SC sorts out confusion: Labor arbitration rulings may be brought to court in 15 days, not 10
The Supreme Court (SC) has finally sorted out the confusion on the prescribed period for appealing the labor rulings of voluntary arbitrators or panels of arbitrators.
In a recent 18-page en banc decision on the case of the Guagua National Colleges (GNC) unions, the SC said the 10-day period under Article 276 of the Labor Code referred to the filing of motions for reconsideration (MR) before the arbitrator.
After the arbitrator resolves the MR, the aggrieved party may file a petition for review before the Court of Appeals (CA) within 15 days from notice under Section 4 of Rule 43 of the Rules of Court.
This settled the confusion between the seemingly conflicting provisions of the Labor Code and the Rules of Court. Even the SC itself applied the 10-day period on labor rulings brought to the courts in some of its previous decisions.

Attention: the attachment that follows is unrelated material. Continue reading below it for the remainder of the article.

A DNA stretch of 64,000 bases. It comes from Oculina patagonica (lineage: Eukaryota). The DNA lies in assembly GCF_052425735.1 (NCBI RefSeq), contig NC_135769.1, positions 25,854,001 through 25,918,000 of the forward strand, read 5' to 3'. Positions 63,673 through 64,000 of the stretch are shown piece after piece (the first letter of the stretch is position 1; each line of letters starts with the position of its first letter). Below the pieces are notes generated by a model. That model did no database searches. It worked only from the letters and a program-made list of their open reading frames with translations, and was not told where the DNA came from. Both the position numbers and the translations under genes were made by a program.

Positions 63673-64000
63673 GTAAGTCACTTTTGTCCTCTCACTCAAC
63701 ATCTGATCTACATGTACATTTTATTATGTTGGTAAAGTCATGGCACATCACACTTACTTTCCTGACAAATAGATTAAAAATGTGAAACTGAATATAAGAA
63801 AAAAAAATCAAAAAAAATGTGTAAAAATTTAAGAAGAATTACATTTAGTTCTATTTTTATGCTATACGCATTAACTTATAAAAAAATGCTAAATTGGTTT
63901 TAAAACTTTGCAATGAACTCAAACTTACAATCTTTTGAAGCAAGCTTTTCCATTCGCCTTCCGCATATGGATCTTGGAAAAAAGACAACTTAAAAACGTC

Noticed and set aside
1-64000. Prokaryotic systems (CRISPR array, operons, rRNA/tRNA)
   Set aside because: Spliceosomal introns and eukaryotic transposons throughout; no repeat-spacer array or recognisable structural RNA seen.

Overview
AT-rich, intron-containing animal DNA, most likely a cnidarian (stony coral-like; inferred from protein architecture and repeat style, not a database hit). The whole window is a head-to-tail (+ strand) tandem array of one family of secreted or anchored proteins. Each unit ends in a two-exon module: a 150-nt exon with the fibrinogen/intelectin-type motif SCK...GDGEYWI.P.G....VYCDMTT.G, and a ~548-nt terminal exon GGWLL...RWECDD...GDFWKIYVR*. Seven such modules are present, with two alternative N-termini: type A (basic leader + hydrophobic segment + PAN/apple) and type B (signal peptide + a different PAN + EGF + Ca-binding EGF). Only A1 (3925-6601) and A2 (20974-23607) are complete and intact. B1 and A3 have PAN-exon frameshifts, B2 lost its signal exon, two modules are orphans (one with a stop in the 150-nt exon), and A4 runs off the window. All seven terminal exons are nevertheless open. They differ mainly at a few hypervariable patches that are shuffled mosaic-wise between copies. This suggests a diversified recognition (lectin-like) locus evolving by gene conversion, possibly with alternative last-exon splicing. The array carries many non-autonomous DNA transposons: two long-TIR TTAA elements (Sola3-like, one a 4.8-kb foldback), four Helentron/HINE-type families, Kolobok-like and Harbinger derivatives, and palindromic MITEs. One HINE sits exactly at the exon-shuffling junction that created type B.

The SC blamed the “inaction” of the Department of Labor and Employment (DOLE) and the National Conciliation and Mediation Board (NCMB) regarding the revision of the Revised Procedural Guidelines in the Conduct of Voluntary Proceedings.
The decision, penned by Associate Justice Lucas Bersamin, directed the DOLE and the NCMB to amend the guidelines “to reflect the foregoing ruling herein.”
Meanwhile, the SC also affirmed the Court of Appeals’ (CA) December 15, 2008 decision to deny the GNC’s petition seeking the dismissal of the appeals brought by GNC Faculty and Labor Union and GNC Non-Teaching Maintenance Labor Union.
GNC’s case arose from its move to fund its retirement program using some of the 70% proceeds from tuition increases reserved for the payment of employees’ salaries and benefits. Voluntary Arbitrator Froilan Bacungan on June 16, 2008 ruled in GNC’s favor.
The college argued the CA should have thrown out the two unions’ appeals and applied the shorter 10-day period for filing the petitions.